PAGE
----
Here comes Lady Eleanor, wielding her forceful lance full of vigour and power, charging against the Lord of another wild land. The crowd roared and cheered, stomping their feet to the tempo of the galloping horses across the tournament arena, whilst witnessing the thrilling actions of knights in shiny armours glittered beneath the glaring sunlight. At the other end of the town, a wizard silently stirred and mumbled; Spells uttered, puffing green smoke rose, a secret potion is conjured.
Familiar as these might sound, these are not scenes from the sensational, long-gone series of Game of Thrones. Our family went to Kryal Castle during the recent summer break with our two kiddos to experience the excitement of jousting knights and medieval princesses. The experience is surreal, hilarious, fun-filled and we can’t wait for another visit back to this amazing and probably, often under-valued holiday spot. Based on our conversations with local and foreign friends, not many have heard of this one and only "castle" in Australia; but those who had, remember it fondly as a childhood dreamland.
The entrance was a classic castle facade with cobblestoned steps leading to the elevated doorway, where a drawbridge spanned over a moat and overlooked two red and blue Kryal banners and flags. The mood of medieval dream started from here.
Next up was the dark and a little-scary dragon’s labyrinth, where guests went through narrow passages in search of the mystical white majestic beast, formidably guarding the castle’s treasure trove. Our younger kids preferred the more child-friendly option of Dragon’s Eggs Garden, where we found cute little green baby dragons popped out from their little hatched eggshells, greeting the young ones with adorable grins.
We tried our luck to pull the sword out from the “legendary” stone (alas there wasn’t anyone we met so far who was meant to be the destined King). Our baby girl got extremely excited listening to the cockadoo calls of the roosters from the animal nursery. Further up, it was the Knights Tower and Throne Room where we sheepishly posed like true king and queen sitting on the bright red seats of golden rims. The huge round table reminded me of those warring-plans devised by the Lannister and all the clan’s hidden, unspeakable scandals.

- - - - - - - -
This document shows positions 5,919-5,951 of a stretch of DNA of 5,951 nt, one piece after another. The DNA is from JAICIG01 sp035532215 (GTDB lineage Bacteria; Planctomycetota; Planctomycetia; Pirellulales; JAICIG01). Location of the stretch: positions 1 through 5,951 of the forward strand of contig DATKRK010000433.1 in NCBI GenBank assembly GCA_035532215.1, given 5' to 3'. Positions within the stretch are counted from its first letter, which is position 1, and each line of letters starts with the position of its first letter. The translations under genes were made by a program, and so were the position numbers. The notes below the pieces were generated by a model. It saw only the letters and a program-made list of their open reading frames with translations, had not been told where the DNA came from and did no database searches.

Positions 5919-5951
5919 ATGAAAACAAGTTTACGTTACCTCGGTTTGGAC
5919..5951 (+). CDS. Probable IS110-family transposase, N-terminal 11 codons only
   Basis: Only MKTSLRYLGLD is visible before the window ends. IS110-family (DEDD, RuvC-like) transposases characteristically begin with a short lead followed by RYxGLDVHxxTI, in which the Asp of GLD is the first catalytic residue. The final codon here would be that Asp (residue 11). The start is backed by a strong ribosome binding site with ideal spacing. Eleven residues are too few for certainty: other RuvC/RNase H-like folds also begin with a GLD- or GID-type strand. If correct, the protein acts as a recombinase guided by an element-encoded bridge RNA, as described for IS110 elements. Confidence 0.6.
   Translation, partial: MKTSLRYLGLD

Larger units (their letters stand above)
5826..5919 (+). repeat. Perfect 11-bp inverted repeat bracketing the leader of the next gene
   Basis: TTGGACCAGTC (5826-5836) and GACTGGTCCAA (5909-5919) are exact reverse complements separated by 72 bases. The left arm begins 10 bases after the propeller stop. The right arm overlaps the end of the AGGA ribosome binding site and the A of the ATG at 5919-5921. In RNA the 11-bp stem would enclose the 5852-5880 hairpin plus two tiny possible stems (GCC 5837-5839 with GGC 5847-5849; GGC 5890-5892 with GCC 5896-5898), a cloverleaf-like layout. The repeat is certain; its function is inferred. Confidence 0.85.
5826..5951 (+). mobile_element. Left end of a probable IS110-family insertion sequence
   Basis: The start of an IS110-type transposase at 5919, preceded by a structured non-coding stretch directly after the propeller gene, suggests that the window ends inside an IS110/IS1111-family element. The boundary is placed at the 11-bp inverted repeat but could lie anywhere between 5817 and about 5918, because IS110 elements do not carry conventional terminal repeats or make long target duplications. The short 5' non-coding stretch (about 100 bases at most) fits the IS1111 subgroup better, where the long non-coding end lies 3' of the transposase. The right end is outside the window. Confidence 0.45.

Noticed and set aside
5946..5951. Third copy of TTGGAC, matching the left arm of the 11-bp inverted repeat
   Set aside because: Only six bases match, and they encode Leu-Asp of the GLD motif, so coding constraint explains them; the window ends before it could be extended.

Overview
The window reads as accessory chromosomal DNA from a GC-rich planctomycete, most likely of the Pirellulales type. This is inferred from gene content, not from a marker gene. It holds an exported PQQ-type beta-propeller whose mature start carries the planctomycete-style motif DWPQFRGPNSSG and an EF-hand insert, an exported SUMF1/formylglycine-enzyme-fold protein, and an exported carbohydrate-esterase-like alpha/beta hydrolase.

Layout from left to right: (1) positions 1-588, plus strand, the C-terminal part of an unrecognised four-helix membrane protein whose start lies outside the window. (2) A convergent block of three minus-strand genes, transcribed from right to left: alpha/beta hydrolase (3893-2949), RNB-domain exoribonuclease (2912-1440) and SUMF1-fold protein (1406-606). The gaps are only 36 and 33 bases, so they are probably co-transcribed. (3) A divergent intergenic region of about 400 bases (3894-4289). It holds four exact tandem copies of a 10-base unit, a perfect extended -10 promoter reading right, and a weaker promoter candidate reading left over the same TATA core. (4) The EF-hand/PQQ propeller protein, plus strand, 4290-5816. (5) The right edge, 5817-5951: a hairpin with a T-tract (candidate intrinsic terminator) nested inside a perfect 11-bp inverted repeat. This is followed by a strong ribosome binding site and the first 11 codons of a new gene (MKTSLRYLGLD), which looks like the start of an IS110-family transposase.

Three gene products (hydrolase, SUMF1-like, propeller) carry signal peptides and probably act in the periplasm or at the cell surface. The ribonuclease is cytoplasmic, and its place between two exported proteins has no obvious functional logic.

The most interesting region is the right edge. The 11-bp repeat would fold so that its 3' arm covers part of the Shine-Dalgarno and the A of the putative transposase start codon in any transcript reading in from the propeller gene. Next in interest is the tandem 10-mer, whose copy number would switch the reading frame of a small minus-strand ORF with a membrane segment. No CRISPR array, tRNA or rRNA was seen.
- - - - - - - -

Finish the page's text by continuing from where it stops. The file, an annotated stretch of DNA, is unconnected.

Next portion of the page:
A series of summer program lined up throughout the day, ensuring all guests were truly entertained within the castle compound. A funny Rapunzel tale was retold in front of the replica of David’s statue. The acting was first-class comedy. Kids and adults laughed and gasped and screamed watching the damsel in tower outsmarted an evil witch and a vain prince. The kids then gathered around at the Wizard Workroom to learn some lessons of “potion-making” from a hilarious bearded wizard, who cooked-up a mixture using goblin’s wee, Phoenix ashes, and I’m not too sure what else.
A Queenly Croquet Match took place beside the Bravehearts Playground where Alice, the Cheshire Cat, Mad Hatter and the White Rabbit did their best to please the outrageous Queen of Heart in her silly game with flamingo sticks. Knights and warhorses competed in challenge that tested out the skills of sword, lance and spear; this was followed by another funny “boo-ing” episode against the notoriously sly sheriff in a live play involving the world-famous Robin Hood. Next up was a “dragon” show, and the performances line-up ended with a 7pm highlight of the day - the Royal Joust.
We watched all the performances as our boy didn’t want to miss a single one. In between the “breaks”, we watched a few junior knights trained-up their skills of knighthood with sword and shield. There were also axe-throwing for the older kids, and archery-art training with real bow and arrow for the adults.
We admired a good old church organ in the quiet chapel, bought some icy poles at the Tooth Fairy Lolly shop, purchased two $2 each balloon swords from the village traders, did a mini family's maze race, watched a blacksmith in-action, and tried out some authentic wood-fired pizzas from the Ale House (with reasonable prices).
There was also a Torture Dungeon and Museum that we purposely missed as I’m not a fan of anything involving infliction of pain (I wish the “torture” part was being presented as a more serious historical subject minus the "entertaining" photograph poses. From online review, the dungeon is creepy and is suitable for age 13 and above). We also didn’t do the Royal Photographs, but we had a sneak peek of some of the photograph samples in display which seem kind of cool.
Overall, this is a great trip and we know we will return again. Kryal Castle is highly recommended for adults and kids of all ages as there is always something special and dear-to-the-heart for each medieval castle lover. We are hoping for an overnight stay in the castle-inspired room next round, although the accommodation booking does run out pretty quickly notoriously.
Location: 121 Forbes Rd, Leigh Creek VIC 3352 (8km east of Ballarat, and around 1 hour 15 minutes drive from Melbourne City)